Network Security: Don’t Trust And Verify
October 21, 2020 Rich Loeber
When your system is connected to a network, you cannot always guarantee the integrity of the person at the far end of a network connection. If your system is connected to the Internet, ethics go out the window altogether. You have to assume that the person at the far end is a bad guy, then proceed from there. With this tip, we’ll outline an approach to this problem that may help you to focus in on how to deal with the bad guys wherever they may be.
Internet bad guys generally fall into two categories, sneaks and bullies. The bullies you can probably identify easiest, they are the ones who go after your system with active attacks. They will try to break into your system, trying just about everything in the book. On our test IBM i server in the office recently, we had a bully come by who tried to log on using over 700 different user profiles in a period of five minutes. Each logon attempt was met by our SafeNet/i exit point software and tossed out right at the point of entry with a security warning message to our security officer for each try. The user profiles were all different and all “typical” of what you might expect to see in just about any shop in the country. When bullies come after you, they do it with brute force. They can try to spoof your system, guess your passwords, deny others from using your system by keeping it overly busy dealing with their break-in attempt, and much more.
The sneaks are a lot more passive. Sneaks will sit back and monitor network traffic to your system and try to uncover secret information that will then give them what they need to gain access to your system “normally.” Sneaks are very hard to identify and the have insidious tools at their disposal to get the information they want. This can even include Trojan horses that gather the information for them. Since sneaks are so hard to identify, you should plan your security strategy assuming that someone is always watching your system.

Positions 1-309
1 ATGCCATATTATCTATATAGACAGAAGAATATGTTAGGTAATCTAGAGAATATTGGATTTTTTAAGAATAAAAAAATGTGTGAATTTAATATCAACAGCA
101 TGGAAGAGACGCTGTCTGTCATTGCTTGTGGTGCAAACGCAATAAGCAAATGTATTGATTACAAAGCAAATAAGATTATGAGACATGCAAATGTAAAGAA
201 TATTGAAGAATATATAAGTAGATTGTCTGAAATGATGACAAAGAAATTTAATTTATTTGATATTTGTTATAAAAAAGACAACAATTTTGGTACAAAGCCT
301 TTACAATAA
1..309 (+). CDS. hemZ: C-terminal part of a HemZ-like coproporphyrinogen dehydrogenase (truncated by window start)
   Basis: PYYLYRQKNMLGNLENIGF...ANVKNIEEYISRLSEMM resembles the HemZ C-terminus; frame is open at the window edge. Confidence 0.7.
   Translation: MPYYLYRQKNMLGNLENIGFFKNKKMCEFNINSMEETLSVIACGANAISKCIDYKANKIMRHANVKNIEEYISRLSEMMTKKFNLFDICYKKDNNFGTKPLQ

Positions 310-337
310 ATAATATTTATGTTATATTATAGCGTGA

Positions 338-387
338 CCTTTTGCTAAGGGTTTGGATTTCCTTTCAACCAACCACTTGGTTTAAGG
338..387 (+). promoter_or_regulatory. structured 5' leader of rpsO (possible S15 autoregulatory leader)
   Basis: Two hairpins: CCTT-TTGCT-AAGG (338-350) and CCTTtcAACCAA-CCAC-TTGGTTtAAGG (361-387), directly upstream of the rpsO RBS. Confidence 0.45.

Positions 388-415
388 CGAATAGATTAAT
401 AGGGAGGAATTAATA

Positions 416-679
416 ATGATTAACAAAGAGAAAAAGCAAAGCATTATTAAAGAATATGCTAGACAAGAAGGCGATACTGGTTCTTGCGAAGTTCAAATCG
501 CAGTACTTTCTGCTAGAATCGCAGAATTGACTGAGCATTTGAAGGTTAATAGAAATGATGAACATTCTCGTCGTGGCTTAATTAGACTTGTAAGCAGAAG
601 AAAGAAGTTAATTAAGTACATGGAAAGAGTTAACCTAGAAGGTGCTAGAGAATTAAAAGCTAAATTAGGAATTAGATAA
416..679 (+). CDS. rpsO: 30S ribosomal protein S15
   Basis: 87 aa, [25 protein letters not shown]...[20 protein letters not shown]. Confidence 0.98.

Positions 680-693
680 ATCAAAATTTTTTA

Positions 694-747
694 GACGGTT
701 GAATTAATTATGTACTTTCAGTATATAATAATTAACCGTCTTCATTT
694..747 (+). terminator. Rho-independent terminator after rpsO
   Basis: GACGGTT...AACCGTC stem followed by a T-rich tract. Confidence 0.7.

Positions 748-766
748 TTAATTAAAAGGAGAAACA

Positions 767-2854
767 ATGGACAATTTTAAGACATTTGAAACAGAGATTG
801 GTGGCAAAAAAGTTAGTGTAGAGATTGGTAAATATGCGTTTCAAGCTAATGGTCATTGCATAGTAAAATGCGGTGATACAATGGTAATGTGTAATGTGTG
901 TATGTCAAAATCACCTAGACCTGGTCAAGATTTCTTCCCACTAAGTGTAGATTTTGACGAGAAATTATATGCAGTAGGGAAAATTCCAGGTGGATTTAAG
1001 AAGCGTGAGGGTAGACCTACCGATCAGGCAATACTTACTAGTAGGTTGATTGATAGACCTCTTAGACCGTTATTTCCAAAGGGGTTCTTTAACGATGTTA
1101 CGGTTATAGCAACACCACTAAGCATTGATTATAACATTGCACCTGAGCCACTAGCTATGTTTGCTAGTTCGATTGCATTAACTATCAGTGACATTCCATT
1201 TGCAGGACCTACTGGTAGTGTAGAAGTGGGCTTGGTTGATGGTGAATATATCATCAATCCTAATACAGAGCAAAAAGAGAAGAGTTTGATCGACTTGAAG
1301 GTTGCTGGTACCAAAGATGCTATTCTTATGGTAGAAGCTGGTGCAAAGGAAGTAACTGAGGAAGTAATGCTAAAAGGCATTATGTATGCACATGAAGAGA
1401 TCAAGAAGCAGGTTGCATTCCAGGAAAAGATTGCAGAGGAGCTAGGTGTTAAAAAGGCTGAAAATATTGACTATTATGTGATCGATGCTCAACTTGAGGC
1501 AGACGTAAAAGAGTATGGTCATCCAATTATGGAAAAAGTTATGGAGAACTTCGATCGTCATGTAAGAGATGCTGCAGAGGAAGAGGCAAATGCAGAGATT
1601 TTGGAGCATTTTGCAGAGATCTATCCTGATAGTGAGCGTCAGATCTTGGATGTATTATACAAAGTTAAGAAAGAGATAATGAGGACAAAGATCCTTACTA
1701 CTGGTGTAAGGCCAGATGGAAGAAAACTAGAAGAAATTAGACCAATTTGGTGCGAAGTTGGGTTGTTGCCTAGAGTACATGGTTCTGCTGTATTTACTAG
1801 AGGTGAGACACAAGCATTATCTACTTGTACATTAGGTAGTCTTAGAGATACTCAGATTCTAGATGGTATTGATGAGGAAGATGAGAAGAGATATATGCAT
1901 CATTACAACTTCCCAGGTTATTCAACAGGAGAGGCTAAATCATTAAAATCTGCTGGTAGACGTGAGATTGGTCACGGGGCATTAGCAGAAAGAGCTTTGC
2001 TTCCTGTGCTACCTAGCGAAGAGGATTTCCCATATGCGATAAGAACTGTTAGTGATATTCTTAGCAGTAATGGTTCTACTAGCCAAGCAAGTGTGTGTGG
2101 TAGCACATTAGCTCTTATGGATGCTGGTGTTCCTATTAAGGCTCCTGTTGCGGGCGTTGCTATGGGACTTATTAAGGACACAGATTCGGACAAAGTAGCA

To guard your system against both sneaks and bullies, you need to think about how to layer your system defenses to guard against anything and anyone. If your system is connected to the Internet, you must assume that a sneak or a bully is going to attempt to gain access and plan accordingly. The best defense is always a good offense and you should consider the various layers of your system and have a plan to deal with intruders at every level. This layered approach will help you develop a good defense. The layers you should give consideration to include:
- System security – including your system level use of user profiles and regularly rotated passwords. For most IBM i shops, this will be your last line of defense, so plan it well. Consider using longer passwords or pass phases that are now supported by the IBM i OS.
- Network security – this commonly involves implementation of a firewall between your network and the Internet but can also include services available from your ISP. On the IBM i there are also things that can be done at the IBM i OS server level via exit programs that can address network security issues.
- Application security – your applications should be designed to integrate with your security policies. Application software can easily be misused and abused and your applications should be designed with this in mind, especially those applications that are open to network and Internet users.
- Transmission security – when you use an uncontrolled network like the Internet, your data will be open to anyone while it is in transit from one place to another. To protect your data, you need to consider encryption techniques and the use of Secure Sockets Layer (SSL) on your IBM i along with encryption. Encryption should be required for all 5250 terminal connections.
In your plan for network and Internet security, you need to have a plan for each of these layers of control in order to safeguard your system. And, even then, a bully or a sneak might still get past you, so watch out.
If you have questions about details of this tip, feel free to contact me directly by email: email@example.com.
This content is sponsored by Kisco Information Systems.
Rich Loeber is president of Kisco Information Systems.